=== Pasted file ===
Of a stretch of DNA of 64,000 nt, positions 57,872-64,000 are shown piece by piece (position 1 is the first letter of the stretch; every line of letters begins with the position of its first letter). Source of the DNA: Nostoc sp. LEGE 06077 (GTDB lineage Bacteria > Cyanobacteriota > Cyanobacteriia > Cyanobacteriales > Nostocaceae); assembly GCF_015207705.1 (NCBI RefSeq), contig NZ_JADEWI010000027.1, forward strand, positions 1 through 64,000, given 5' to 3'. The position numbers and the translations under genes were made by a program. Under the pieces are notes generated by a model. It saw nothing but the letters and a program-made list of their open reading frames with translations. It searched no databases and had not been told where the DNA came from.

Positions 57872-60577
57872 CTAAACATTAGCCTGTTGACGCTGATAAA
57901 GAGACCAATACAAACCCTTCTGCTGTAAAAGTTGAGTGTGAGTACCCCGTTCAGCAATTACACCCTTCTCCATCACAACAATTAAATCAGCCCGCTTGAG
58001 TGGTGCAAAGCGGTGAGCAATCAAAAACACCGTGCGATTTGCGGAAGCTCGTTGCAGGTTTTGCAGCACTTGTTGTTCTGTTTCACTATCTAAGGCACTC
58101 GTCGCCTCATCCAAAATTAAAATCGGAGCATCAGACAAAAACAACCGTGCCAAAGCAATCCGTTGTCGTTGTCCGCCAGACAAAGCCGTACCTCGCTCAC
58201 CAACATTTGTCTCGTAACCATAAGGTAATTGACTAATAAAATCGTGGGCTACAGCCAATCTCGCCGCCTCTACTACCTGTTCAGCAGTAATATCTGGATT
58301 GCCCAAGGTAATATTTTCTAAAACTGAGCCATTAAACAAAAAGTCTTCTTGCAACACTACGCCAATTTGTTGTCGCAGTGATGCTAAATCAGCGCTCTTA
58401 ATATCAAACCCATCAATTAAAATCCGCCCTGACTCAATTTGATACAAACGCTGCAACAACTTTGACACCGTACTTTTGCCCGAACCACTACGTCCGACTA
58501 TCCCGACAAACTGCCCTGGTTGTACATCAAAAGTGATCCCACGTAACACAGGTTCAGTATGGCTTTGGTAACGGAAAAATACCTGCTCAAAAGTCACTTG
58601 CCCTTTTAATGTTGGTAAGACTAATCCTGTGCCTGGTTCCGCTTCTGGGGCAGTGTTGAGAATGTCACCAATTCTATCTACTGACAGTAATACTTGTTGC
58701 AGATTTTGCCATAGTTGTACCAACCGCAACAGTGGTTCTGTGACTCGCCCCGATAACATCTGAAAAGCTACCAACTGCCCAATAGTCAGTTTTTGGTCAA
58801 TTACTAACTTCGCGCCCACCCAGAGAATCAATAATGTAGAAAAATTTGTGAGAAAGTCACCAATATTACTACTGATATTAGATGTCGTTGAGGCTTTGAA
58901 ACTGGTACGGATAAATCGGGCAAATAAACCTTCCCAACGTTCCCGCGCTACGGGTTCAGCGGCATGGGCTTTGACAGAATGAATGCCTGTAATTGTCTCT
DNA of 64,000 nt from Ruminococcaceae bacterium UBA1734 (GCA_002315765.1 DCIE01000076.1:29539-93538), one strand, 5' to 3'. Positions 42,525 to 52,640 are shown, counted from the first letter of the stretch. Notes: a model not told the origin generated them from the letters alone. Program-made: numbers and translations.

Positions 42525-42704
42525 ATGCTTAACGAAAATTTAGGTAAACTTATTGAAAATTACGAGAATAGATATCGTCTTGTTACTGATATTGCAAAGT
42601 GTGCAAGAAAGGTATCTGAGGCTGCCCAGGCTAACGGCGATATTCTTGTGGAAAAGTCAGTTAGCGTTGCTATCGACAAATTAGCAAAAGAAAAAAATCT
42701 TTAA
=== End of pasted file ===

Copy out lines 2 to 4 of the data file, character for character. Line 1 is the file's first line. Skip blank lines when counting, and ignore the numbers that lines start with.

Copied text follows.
Positions 57872-60577
57872 CTAAACATTAGCCTGTTGACGCTGATAAA
57901 GAGACCAATACAAACCCTTCTGCTGTAAAAGTTGAGTGTGAGTACCCCGTTCAGCAATTACACCCTTCTCCATCACAACAATTAAATCAGCCCGCTTGAG